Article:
It was the unstoppable force versus the unmovable object, and Scott stopped the Mets dead in their tracks.
Astros slugger Glenn Davis belted a homer to lead off the second, and that was all Scott needed. Forget scoring, the Mets didn’t even get a hit until the fourth, nor a man on second base until the sixth. They staged a real rally in the eighth with back-to-back singles, but Scott fanned the next two batters to end the threat. With two outs in the ninth, the Mets finally got a man to third, so Scott fanned the last batter to end the game.
It was a fitting end. In his complete-game shutout, Scott fanned 14, tying the LCS record and one shy of Sandy Koufax’s record for all postseason games. Not bad, especially given that Scott did it against one of the best teams and best offenses of the era.
5. All good things must end: 1988 NLCS: Mets 3, Dodgers 2.
Sure, Mike Scott pitched pretty well in late 1986, but no one has ever done what Orel Hershiser did in late 1988. The season ended with Dodgers ace Hershiser throwing a record 59 straight scoreless innings. Don Drysdale’s old record of 58 innings without allowing a run—considered one of the toughest records to break—was no more.
When Game One of the NLCS began, Hershiser hadn’t allowed a run in 39 days. Against the Mets (who again had the best offense in baseball), Hershiser looked to continue his dominance.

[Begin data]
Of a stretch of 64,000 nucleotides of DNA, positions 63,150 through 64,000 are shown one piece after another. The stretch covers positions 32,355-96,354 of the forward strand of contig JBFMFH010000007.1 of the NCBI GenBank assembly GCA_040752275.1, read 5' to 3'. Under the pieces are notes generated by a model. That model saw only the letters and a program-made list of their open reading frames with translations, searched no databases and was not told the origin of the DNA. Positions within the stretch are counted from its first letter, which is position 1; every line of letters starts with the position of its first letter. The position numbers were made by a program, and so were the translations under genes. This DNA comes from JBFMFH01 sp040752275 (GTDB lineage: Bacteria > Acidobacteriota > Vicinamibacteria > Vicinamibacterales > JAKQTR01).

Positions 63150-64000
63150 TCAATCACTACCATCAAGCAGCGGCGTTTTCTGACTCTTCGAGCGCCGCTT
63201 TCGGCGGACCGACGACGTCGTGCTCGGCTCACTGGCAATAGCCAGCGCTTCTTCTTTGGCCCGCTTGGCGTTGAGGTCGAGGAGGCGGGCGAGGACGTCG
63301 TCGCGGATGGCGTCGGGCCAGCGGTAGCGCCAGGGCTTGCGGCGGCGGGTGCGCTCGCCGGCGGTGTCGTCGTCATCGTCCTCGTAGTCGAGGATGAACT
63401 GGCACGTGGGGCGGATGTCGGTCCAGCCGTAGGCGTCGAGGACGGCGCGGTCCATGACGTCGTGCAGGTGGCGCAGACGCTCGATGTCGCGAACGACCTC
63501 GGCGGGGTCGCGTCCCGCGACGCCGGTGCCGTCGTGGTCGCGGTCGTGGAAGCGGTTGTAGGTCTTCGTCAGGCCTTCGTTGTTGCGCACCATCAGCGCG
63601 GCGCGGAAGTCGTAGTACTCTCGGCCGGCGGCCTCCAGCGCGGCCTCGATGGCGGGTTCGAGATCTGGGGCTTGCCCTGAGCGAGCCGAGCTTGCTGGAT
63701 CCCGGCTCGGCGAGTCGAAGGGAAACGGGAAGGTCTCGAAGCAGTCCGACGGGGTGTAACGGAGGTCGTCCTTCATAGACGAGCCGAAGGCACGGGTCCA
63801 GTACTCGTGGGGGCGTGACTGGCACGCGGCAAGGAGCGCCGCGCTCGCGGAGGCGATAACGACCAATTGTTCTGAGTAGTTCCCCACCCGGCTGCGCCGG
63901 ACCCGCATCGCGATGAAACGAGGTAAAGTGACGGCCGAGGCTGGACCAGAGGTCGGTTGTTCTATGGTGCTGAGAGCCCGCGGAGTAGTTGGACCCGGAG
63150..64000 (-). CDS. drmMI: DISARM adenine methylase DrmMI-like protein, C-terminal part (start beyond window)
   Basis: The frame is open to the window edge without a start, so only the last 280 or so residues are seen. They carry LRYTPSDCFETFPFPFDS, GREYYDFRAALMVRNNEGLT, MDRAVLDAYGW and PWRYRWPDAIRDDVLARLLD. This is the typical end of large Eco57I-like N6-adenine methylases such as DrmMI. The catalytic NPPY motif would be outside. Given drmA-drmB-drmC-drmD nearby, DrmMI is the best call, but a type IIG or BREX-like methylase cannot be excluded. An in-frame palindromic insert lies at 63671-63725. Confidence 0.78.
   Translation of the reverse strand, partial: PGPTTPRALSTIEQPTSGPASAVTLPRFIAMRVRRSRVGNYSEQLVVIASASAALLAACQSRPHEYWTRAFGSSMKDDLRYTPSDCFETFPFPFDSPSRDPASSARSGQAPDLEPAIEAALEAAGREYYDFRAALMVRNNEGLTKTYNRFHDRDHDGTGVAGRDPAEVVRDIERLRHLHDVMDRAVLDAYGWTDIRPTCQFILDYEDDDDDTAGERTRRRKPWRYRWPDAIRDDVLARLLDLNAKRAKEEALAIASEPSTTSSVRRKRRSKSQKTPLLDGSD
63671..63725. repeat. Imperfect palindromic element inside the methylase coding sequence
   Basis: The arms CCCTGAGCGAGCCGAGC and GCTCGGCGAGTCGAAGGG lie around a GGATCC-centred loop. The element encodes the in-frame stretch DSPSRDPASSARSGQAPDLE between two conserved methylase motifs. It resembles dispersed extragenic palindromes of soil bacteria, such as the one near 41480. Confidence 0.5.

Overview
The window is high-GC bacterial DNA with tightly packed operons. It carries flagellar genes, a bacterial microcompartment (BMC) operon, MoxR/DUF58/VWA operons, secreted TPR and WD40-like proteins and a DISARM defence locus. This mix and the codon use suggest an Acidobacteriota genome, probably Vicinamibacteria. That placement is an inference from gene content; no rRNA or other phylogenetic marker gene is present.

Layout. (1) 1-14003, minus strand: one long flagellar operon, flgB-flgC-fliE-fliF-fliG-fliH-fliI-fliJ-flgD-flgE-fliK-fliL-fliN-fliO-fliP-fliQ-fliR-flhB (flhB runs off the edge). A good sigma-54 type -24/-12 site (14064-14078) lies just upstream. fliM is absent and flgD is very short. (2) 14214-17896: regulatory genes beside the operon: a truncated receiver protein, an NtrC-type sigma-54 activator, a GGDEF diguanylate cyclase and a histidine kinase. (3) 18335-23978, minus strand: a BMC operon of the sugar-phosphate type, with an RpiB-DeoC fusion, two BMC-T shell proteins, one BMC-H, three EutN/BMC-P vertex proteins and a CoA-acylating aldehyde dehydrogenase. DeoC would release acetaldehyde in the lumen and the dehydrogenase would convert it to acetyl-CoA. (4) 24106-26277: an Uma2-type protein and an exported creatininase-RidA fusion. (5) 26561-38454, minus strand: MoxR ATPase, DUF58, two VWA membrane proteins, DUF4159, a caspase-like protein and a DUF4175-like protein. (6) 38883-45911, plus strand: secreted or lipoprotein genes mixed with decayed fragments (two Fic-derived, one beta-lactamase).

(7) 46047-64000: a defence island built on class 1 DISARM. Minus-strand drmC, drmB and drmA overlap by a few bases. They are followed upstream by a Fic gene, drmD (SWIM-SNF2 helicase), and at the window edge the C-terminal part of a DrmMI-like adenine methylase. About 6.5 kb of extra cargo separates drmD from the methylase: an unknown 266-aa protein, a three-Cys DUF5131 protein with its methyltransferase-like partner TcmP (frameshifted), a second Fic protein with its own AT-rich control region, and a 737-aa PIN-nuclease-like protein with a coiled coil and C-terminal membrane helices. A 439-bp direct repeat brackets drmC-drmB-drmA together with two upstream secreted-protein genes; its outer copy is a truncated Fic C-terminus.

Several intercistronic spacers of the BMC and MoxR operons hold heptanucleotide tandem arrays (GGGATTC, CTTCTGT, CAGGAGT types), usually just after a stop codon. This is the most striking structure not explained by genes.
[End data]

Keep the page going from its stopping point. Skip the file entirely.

Hershiser wasn’t perfect, as the Mets got a runner on third in the third and again in the sixth, but Hershiser got the outs when he needed to.
Opposing Hershiser, Mets pitcher Dwight Gooden (the same man who squared off against Mike Scott in Game One of the 1986 NLCS) was in some ways more dominating, but not in the way that mattered most. Gooden struck out more batters, and allowed fewer hits but did allow a pair of Dodger runs. Though Gooden allowed just four hits, they came two per inning, each time driving in a run.
Heading into the ninth, Hershiser had a 2-0 lead, still impervious to runs scored. That streak then came to an end. After a leadoff single, Mets batter Darryl Strawberry doubled home a run to make it 2-1.
Okay, that was enough for Hershiser. Tiring and with no more scoreless streak, Dodger skipper Tommy Lasorda put reliever Jay Howell into the game. That was a mistake. Howell walked the first batter, and a few minutes later Mets catcher Gary Carter tagged him for a double. In a sudden reversal of fortune, the Mets led, 3-2. And that’s how it ended.
Though regular-season stats and postseason stats are kept separate, Hershiser had thrown 67 innings between them without allowing a run, and then a few minutes later saw the streak end. Finally, he watched from the bench as the lead and win disappeared.
4. The first great postseason game: 1969 ALCS: Orioles 4, Twins 3 (12).
The AL and NL played their first LCS games on Oct. 4, 1969, and the AL gave the baseball world a doozy.
The Orioles won 109 games on the season and entered this contest as heavy favorites. The Twins fought them gamely, leading 3-2 entering the bottom of the ninth. A Boog Powell leadoff homer tied it, though, sending the game into overtime.